Options for waiting between downloads --wait --random-wait

So we have --retries-sleep but could we possibly have some additional flags such as --sleep and --random-sleep.

The below snipped from the wget man page on linux.

--retries-sleep I think would be the equivalent to --waitretry from wget.

To me right now --wait or --sleep flag in wget would be very useful right now.

       -w seconds
       --wait=seconds
           Wait the specified number of seconds between the retrievals.  Use of this option is recommended, as it lightens the server load by making the requests less frequent.  Instead of in seconds, the time can be specified in
           minutes using the "m" suffix, in hours using "h" suffix, or in days using "d" suffix.

           Specifying a large value for this option is useful if the network or the destination host is down, so that Wget can wait long enough to reasonably expect the network error to be fixed before the retry.  The waiting
           interval specified by this function is influenced by "--random-wait", which see.

       --waitretry=seconds
           If you don't want Wget to wait between every retrieval, but only between retries of failed downloads, you can use this option.  Wget will use linear backoff, waiting 1 second after the first failure on a given file,
           then waiting 2 seconds after the second failure on that file, up to the maximum number of seconds you specify.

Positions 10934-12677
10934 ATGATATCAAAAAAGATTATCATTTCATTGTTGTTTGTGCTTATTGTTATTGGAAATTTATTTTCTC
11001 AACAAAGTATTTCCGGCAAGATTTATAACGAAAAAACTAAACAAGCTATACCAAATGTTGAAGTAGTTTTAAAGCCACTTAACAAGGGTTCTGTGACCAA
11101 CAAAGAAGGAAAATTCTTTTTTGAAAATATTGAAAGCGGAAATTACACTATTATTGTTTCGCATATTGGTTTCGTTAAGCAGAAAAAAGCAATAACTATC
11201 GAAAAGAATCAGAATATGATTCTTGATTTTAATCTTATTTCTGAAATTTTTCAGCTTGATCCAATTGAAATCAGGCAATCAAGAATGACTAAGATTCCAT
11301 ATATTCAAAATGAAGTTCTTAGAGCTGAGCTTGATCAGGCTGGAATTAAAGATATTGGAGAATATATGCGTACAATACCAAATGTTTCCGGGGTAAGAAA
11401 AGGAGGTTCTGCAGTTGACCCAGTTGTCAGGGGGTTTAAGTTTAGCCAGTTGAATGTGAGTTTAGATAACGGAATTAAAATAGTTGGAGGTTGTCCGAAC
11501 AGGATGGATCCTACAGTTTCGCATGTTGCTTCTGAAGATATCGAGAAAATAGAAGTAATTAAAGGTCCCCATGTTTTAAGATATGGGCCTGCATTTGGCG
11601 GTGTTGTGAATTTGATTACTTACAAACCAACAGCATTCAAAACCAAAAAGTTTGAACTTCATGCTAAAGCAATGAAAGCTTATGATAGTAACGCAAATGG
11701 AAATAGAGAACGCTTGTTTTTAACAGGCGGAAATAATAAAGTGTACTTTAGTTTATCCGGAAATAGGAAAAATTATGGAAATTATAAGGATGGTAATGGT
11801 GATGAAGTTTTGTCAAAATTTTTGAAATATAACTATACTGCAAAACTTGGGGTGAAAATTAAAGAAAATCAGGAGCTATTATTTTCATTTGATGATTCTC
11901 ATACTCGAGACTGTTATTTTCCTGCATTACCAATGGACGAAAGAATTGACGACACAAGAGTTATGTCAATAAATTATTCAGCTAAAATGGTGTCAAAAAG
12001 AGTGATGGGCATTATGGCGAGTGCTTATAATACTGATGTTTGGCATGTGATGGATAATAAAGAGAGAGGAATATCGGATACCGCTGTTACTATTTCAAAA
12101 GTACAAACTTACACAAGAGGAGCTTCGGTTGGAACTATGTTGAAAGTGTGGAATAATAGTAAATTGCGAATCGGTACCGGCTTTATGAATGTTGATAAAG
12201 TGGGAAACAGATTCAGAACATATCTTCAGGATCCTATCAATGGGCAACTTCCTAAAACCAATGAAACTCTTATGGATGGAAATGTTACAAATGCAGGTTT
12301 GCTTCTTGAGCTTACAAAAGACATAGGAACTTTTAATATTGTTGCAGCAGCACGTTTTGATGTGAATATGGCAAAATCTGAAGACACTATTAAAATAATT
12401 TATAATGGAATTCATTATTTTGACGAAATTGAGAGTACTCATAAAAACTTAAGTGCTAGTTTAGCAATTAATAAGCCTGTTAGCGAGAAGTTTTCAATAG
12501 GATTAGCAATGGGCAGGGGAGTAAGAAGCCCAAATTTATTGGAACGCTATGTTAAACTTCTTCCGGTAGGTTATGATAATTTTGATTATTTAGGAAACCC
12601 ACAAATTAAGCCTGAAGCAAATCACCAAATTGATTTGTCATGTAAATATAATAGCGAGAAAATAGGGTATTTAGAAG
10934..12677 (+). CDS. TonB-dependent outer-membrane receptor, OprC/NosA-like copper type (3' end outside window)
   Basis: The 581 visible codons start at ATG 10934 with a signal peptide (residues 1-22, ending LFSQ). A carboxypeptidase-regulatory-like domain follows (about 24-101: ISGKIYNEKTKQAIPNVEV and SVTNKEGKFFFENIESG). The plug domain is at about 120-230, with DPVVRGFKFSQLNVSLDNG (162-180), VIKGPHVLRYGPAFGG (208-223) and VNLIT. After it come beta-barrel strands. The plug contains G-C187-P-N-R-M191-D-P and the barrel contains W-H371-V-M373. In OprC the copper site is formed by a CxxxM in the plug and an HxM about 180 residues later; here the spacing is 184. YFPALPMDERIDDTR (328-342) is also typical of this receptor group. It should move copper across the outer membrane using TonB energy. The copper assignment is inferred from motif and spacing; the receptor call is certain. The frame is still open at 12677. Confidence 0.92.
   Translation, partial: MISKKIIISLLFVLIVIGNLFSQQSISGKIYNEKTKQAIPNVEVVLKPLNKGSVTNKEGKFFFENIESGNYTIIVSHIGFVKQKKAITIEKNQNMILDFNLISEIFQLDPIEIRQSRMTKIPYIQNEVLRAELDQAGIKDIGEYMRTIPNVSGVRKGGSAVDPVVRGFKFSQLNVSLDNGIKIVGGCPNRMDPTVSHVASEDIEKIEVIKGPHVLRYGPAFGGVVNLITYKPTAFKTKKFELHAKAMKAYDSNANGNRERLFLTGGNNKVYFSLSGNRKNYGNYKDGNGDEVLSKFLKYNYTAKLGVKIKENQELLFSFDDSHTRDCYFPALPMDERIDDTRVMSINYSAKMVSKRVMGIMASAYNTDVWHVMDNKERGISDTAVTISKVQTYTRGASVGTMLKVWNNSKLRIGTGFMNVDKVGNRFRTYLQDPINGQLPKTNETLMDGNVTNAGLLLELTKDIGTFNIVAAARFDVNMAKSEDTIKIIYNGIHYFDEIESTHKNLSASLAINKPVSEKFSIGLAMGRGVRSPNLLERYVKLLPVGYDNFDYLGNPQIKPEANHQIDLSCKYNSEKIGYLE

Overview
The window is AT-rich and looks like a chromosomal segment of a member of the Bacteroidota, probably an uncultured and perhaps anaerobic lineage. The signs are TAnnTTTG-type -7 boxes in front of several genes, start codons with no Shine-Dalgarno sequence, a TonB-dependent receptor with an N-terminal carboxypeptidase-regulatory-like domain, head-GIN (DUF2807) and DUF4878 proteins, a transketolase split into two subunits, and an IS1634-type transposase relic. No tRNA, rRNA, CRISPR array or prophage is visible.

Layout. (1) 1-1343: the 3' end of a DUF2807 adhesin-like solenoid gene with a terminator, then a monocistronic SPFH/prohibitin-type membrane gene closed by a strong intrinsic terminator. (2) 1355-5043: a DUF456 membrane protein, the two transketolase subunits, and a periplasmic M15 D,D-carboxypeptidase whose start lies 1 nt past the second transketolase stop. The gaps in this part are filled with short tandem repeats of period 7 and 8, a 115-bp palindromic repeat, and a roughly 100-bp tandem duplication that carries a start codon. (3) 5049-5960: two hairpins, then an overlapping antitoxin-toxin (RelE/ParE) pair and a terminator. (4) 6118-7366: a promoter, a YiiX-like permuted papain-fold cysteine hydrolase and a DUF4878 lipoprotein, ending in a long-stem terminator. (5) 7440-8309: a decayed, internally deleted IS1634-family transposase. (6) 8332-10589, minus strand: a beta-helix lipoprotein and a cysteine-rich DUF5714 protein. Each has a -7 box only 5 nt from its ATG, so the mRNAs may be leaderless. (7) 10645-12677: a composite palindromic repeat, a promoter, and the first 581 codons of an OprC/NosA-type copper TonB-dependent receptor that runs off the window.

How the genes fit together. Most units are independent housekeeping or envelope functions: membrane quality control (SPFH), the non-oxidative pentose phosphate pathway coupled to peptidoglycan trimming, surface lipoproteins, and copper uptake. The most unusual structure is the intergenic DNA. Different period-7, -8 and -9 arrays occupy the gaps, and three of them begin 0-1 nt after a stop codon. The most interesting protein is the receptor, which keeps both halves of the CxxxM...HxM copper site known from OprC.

By default, Wget will assume a value of 10 seconds.

       --random-wait
           Some web sites may perform log analysis to identify retrieval programs such as Wget by looking for statistically significant similarities in the time between requests. This option causes the time between requests to
           vary between 0.5 and 1.5 * wait seconds, where wait was specified using the --wait option, in order to mask Wget's presence from such analysis.

           A 2001 article in a publication devoted to development on a popular consumer platform provided code to perform this analysis on the fly.  Its author suggested blocking at the class C address level to ensure automated
           retrieval programs were blocked despite changing DHCP-supplied addresses.

           The --random-wait option was inspired by this ill-advised recommendation to block many unrelated users from a web site due to the actions of one.

Why would it be useful? Rclone already implements a retry/back off process based on the providers requirements for this.

What's would those flags provide?

I'm getting connection refused when using http backend, would be helpful to be able to tell rclone to wait between retries like you can with wget "see man page in my initial post".

I figured it would of been fairly obvious I was talking about http backend and http requests with having mentioned wget but I guess not.